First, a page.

a loop in one end Vof said chain being accessible exteriorly of said body,

a hook having a shank and an eye,

said eye being connected Iin tension transmitting relation to a link of said chain,

wherein the connection between said eye and said chain comprises a connector,

said connector having a loop with a springably free end,

said loop being pierced substantially transversely and completely through the plast-ic of said body and through an opening in an intermediate link of said chain.

2. A lure as defined in claim 1 in which said con- 3 4 nector has a second loop with a second springably free 2,792,662 5/ 1957 Norton 43-42.24 end passed through the eye of the hook externally of 3,147,564 9/ 1964 Messier 43-42.24 X the body of the lure. 3,148,474 9/ 1964 Smith 43-4224 3. A lure as defined in claim 1 in which the shank of 3,344,550 10/1967 said hook extends longitudinally and is supported `against lateral movement through a passage formed through the plastic of said body.

Peters 43-42.24 X 5 3,349,513 10/1967 Jeff 43-42.24 X

SAMUEL KOREN, Primary Examiner.

References Cited I. H. CZERWONKY, Assistant Examiner. UNTTED STATES PATENTS 10 U S CL X.R 1,406,834 2/1922 Fisher 43-42.24X 43-42.36

2,316,048 4/ 1943 Clarke 43-42.24 X

Patent Citations
Cited PatentFiling datePublication dateApplicantTitle
US1406834 *Nov 6, 1920Feb 14, 1922Fisher Clarence BBait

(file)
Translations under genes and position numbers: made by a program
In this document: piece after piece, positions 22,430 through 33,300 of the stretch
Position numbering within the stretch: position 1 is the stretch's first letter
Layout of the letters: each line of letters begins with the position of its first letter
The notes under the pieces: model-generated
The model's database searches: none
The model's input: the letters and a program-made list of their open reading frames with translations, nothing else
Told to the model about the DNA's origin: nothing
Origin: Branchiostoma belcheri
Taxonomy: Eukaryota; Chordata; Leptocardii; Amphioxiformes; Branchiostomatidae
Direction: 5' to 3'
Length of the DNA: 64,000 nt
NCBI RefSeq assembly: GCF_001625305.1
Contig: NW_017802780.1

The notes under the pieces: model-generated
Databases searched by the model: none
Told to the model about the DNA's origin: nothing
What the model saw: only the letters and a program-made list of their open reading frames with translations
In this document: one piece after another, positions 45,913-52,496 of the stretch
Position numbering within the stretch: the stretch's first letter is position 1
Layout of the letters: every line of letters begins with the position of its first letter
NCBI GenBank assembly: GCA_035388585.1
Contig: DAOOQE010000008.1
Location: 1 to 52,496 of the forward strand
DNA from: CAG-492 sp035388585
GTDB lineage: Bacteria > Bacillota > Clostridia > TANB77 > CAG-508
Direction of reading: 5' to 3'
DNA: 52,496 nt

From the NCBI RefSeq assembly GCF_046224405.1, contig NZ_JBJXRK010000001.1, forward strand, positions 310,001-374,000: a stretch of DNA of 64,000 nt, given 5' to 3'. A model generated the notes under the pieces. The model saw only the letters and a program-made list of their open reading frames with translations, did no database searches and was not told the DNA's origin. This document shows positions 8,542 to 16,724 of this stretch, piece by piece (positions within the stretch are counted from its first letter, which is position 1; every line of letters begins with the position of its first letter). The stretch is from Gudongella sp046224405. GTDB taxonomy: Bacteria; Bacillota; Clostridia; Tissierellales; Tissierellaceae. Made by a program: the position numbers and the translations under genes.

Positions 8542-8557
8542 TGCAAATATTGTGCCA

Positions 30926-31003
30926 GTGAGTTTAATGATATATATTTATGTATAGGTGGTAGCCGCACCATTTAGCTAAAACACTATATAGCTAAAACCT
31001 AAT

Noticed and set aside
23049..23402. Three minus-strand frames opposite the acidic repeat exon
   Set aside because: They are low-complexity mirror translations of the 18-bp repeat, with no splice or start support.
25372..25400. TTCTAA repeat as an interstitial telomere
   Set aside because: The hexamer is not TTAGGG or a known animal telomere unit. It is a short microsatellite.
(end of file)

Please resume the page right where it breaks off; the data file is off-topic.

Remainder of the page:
US2316048 *Oct 22, 1941Apr 6, 1943Clarke Arthur SFish lure
US2792662 *Sep 20, 1955May 21, 1957Norton Willard EFishing lure
US3147564 *Aug 26, 1963Sep 8, 1964Messler Joseph PFish lure
US3148474 *Feb 7, 1962Sep 15, 1964Smith Charles CRevolving worm bait
US3344550 *Jun 17, 1965Oct 3, 1967Burke Flexo Products CompanyFish lures
US3349513 *May 13, 1965Oct 31, 1967Jeff William JFishing lure
Referenced by
Citing PatentFiling datePublication dateApplicantTitle
US3967406 *Mar 10, 1975Jul 6, 1976Anderson Ray CFish lure
US6665977Nov 30, 2001Dec 23, 2003John B. HammondSpinnerbait fishing lure
US6910295 *Jul 26, 2003Jun 28, 2005Lucky Craft Co., Ltd.Free-bending lure
US7559172 *Sep 27, 2006Jul 14, 2009Hogy Lure CompanyFishing lure and hook assembly and method of rigging same
US8091271 *Oct 24, 2008Jan 10, 2012Mayer James DBlood-simulating fishing lure
US8132356Aug 31, 2009Mar 13, 2012Gill Andy TFishing lure manufacturing method
US8458950 *Dec 12, 2011Jun 11, 2013James D. MayerBlood simulating add-on for fishing lures
US20120079758 *Dec 12, 2011Apr 5, 2012Mayer James DBlood simulating add-on for fishing lures
EP1763996A1 *Sep 18, 2006Mar 21, 2007Tsung-Hsi TsaiAn artificial bait structure
U.S. Classification43/42.24, 43/42.36
International ClassificationA01K85/00
Cooperative ClassificationA01K85/00
European ClassificationA01K85/00
Legal Events
Jan 21, 1992ASAssignment
Effective date: 19910103
Nov 12, 1991ASAssignment
Owner name: SPENCER, JOHN R.
Effective date: 19910102
Nov 12, 1991AS02Assignment of assignor's interest
Owner name: SPENCER, JOHN R.
Effective date: 19910102